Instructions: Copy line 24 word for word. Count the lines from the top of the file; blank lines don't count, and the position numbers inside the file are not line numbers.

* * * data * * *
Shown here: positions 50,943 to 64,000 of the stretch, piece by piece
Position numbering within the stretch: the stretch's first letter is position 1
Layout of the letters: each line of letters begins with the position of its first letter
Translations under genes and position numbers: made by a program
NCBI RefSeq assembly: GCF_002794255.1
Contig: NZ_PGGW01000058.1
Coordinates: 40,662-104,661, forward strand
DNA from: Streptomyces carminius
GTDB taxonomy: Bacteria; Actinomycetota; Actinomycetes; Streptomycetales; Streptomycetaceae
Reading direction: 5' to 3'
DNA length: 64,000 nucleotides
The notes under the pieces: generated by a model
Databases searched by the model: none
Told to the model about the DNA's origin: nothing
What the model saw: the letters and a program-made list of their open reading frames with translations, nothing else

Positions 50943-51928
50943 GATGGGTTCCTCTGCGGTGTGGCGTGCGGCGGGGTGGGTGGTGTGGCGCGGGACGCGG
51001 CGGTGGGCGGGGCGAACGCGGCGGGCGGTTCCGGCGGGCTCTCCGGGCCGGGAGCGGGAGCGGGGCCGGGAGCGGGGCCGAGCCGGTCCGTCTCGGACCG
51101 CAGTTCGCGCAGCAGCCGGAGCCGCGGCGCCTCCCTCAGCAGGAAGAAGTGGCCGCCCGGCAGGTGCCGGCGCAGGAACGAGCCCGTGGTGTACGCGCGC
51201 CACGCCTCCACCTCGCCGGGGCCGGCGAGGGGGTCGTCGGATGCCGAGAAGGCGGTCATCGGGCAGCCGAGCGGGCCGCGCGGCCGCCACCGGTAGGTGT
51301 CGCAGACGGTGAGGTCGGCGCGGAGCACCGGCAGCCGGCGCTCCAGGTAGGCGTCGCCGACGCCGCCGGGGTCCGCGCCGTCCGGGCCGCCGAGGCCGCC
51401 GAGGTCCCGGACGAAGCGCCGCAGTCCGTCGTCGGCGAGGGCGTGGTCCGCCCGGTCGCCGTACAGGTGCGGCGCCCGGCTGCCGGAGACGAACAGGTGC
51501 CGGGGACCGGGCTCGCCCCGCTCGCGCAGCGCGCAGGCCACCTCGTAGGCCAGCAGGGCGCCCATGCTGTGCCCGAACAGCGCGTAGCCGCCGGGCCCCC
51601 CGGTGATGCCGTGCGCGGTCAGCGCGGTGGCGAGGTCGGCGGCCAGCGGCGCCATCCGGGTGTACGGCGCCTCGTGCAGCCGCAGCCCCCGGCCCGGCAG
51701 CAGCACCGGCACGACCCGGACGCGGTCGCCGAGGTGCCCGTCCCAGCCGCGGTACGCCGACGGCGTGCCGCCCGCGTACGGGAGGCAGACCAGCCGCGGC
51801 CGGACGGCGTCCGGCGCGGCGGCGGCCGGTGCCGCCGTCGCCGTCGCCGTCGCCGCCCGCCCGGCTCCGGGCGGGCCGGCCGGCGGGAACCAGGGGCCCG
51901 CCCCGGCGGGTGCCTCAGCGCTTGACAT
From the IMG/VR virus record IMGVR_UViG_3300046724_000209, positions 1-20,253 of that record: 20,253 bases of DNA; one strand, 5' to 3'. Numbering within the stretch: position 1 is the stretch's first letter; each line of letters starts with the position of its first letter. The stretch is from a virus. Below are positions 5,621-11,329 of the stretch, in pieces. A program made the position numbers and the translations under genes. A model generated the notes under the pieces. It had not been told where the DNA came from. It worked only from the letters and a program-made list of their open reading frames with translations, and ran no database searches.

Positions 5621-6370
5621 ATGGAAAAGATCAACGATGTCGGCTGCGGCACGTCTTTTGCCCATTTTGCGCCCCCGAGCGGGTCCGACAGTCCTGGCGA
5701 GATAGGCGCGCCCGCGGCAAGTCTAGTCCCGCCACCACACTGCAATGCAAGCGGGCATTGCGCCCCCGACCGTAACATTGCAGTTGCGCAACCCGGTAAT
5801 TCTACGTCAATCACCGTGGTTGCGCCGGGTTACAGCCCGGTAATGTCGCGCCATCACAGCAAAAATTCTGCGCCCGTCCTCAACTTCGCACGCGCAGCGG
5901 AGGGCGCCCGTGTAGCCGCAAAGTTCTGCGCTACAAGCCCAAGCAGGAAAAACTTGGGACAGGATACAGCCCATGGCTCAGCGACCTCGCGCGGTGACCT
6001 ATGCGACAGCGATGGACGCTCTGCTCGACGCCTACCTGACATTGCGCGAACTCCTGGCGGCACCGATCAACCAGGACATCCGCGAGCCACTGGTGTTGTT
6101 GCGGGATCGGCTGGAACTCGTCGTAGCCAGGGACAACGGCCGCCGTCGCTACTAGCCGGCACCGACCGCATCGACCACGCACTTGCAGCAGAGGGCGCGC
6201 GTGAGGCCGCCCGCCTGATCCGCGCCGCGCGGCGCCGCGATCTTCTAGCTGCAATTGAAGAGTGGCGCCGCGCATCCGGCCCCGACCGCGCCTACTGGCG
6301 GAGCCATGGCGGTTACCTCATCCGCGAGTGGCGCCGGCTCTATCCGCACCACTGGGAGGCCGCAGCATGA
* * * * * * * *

51601 CGGTGATGCCGTGCGCGGTCAGCGCGGTGGCGAGGTCGGCGGCCAGCGGCGCCATCCGGGTGTACGGCGCCTCGTGCAGCCGCAGCCCCCGGCCCGGCAG